City Centre

Visit the centre of Brussels day or night and you’ll be struck by its feeling of vibrancy and sparkle. Before you uncover its little streets, cross the Boulevard Anspach where you’ll see an imposing monument: the Bourse (or Stock Exchange).

Nearby, the Saint Gery district has become the place to come for all fashion lovers. Creative and artistic types survey the famous rue Antoine Dansaert as well as the adjacent streets to find a rare gem amongst the numerous specialist boutiques. Between two shops hidden by the angle of the rue des Chartreux and the rue du Vieux-Marché-aux-Grains you’ll have a surprise encounter with the Zinneke-Pis or "chien bâtard" in the local Brussels dialect.

Don’t miss the Halles Saint-Gery. This old covered market has today been transformed and is now a place that showcases the heritage and urbanism of the city of Brussels. However, come nightfall the scene changes and the place is transformed into a giant bar!

Tired of your shopping trip? Join Place Sainte-Catherine, another familiar sight of Brussels artists. In the summertime, this place turns into a huge terrace and the famous Belgian beers flow freely. And in winter, enjoy of 1000 m² for ice skating, awarded by the Wall Street Journal.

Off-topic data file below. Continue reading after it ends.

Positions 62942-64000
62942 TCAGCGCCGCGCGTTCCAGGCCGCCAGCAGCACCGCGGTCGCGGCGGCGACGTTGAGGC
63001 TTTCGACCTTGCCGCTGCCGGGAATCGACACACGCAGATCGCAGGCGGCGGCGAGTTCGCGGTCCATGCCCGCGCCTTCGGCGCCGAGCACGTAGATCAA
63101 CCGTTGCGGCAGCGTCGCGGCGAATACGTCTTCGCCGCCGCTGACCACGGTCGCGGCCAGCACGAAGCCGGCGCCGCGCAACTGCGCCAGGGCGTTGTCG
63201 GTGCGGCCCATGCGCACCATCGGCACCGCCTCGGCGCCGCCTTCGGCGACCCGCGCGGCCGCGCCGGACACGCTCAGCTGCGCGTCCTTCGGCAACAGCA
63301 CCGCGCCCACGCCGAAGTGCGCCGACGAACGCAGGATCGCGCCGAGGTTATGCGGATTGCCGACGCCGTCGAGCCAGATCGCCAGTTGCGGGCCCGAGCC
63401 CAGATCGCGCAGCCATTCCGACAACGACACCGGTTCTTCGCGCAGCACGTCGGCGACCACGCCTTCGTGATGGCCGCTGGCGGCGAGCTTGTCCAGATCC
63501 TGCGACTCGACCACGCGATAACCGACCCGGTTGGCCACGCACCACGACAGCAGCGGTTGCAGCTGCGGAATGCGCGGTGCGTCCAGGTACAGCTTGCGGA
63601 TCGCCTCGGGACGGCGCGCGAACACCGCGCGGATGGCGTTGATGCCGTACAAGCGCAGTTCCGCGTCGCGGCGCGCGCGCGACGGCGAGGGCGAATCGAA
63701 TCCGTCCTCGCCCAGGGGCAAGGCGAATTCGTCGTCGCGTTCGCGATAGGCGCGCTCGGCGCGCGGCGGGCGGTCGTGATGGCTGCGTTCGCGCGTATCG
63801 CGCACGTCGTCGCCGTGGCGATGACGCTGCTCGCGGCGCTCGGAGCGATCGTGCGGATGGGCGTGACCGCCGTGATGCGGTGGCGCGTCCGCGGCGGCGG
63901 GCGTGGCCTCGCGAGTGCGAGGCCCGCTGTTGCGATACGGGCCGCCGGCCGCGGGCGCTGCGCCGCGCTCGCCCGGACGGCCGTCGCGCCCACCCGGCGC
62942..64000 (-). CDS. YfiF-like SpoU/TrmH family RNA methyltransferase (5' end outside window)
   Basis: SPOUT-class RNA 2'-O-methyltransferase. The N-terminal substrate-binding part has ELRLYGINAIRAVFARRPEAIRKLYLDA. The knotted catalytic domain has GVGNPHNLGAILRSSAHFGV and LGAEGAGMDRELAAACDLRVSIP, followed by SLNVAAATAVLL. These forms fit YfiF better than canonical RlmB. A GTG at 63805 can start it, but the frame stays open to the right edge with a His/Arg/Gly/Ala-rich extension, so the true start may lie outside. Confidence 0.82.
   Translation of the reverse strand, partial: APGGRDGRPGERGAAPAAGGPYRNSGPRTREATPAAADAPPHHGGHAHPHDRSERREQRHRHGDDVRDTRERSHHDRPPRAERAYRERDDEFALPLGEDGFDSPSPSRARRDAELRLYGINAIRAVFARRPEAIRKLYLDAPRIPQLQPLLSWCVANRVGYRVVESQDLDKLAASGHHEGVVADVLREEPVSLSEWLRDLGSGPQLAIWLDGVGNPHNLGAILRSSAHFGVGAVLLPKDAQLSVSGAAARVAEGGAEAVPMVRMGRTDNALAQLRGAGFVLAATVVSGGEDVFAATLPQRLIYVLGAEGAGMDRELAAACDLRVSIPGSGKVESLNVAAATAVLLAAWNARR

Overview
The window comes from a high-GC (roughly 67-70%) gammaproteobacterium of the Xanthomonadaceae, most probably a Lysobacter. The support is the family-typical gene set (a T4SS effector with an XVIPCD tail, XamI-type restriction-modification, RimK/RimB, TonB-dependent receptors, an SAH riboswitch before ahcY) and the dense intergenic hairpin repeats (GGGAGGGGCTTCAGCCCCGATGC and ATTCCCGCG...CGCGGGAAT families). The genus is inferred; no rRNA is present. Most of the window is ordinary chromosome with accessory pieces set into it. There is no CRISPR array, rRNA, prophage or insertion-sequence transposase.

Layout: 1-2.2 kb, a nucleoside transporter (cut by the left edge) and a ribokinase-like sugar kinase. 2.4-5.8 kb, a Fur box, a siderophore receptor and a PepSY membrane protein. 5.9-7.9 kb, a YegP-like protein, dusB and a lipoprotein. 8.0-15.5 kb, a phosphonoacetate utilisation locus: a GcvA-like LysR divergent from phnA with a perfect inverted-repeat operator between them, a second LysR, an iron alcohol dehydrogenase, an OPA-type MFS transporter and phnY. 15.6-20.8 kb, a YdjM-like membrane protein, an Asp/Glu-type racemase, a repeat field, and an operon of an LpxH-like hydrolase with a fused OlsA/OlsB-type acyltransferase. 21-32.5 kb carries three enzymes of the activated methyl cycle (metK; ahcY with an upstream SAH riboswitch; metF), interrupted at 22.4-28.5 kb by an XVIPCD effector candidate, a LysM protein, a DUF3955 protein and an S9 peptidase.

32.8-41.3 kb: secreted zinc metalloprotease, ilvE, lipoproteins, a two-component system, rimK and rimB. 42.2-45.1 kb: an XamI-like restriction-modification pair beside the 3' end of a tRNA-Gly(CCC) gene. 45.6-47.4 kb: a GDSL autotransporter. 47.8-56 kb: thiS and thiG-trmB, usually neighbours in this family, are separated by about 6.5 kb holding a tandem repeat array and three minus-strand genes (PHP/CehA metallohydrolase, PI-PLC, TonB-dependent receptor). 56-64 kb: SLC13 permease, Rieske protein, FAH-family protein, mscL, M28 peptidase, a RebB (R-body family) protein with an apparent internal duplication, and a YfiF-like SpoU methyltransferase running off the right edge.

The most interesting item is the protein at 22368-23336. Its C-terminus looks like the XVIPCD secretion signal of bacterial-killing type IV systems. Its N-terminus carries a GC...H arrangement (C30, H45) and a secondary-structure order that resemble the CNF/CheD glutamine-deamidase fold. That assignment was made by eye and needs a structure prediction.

Don’t forget to take in the sublime Cathedral of St. Michael and St. Gudula, built in the thirteenth century. It hides treasures including magnificent stained glass windows as the Renaissance of the Last Judgement.


Continue your tour of the city centre by heading towards the Theatre de la Monnaie, where internationally renowned concerts, operas and ballets are scheduled each year. The history of the Royal Monnaie Theatre dates back to 1700 when Gio-Paolo Bombarda, financial advisor to the governor of the Spanish Netherlands, built a hall for public performances of opera, drama and ballet. Today, the Theatre offers concerts, recitals and operas. And, some evening, artists of the past like Maria Callas or Jacques Brel sometimes haunt this theater...

Also in the area, comic-book fans will have the privilege of admiring an incredible number of murals illustrating the Belgian comic strip heros. Head to "Rue du Bon Secours", between "rue Marché-au-Charbon" and "Boulevard Anspach", and you can see "Ric Hochet"."Cubitus" is hidden, meanwhile on "rue de Flandre".

But if you want to know everything about comics, you have to visit the Centre belge de la Bande dessinée (Belgian Centre for Comic Strip Art) and his most know hero, Tintin. Upon entering, you will understand that you’re now in the temple of the comic-book…

pictures: Johan Mares (@Belgiumview)